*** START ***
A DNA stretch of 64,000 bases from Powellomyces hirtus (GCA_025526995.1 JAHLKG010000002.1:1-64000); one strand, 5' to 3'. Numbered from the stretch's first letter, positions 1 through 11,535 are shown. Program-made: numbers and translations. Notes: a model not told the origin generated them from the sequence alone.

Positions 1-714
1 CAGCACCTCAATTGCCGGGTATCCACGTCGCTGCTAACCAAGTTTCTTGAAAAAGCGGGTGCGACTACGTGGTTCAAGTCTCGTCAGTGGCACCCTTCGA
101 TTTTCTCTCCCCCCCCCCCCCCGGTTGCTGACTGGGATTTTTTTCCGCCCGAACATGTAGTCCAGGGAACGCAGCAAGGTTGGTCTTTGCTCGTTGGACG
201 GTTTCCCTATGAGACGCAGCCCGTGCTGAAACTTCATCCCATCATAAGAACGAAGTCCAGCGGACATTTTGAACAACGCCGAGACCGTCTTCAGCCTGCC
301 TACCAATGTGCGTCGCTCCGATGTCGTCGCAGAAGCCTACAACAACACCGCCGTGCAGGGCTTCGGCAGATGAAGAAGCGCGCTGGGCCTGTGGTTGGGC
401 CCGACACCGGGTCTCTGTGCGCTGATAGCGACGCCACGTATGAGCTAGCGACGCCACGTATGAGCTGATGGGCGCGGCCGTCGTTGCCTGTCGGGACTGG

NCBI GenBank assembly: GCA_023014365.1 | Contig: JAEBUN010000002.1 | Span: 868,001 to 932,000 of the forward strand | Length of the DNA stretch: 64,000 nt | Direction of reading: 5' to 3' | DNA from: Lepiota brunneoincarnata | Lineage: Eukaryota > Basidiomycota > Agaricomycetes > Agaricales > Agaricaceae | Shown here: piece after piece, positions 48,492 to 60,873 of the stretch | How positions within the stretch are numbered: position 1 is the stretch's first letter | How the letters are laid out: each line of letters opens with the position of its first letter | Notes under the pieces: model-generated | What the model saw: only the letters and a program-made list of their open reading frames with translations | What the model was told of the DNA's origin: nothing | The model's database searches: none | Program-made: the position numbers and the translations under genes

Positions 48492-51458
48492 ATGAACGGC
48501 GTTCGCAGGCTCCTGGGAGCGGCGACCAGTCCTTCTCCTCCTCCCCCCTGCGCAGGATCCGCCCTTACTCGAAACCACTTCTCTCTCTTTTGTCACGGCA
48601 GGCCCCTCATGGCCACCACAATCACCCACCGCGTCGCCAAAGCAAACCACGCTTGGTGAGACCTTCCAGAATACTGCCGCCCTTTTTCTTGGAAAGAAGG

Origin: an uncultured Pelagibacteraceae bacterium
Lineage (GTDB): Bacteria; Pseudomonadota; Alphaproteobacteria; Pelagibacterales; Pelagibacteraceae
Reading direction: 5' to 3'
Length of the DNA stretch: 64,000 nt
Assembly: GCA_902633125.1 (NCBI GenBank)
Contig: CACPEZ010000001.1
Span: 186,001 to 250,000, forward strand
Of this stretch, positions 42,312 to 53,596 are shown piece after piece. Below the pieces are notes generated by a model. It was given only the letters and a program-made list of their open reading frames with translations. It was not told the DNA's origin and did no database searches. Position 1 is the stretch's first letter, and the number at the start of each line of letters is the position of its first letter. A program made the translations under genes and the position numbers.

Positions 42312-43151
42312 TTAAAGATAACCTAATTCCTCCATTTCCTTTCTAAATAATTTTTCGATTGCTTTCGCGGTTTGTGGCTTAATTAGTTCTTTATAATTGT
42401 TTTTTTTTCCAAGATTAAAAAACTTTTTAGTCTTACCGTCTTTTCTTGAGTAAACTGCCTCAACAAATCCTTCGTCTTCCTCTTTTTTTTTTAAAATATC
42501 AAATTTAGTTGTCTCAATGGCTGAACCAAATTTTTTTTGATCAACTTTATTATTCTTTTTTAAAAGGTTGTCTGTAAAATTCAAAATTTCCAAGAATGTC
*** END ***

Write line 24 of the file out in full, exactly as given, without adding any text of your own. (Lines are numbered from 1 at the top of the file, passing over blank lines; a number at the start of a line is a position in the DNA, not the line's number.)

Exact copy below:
42501 AAATTTAGTTGTCTCAATGGCTGAACCAAATTTTTTTTGATCAACTTTATTATTCTTTTTTAAAAGGTTGTCTGTAAAATTCAAAATTTCCAAGAATGTC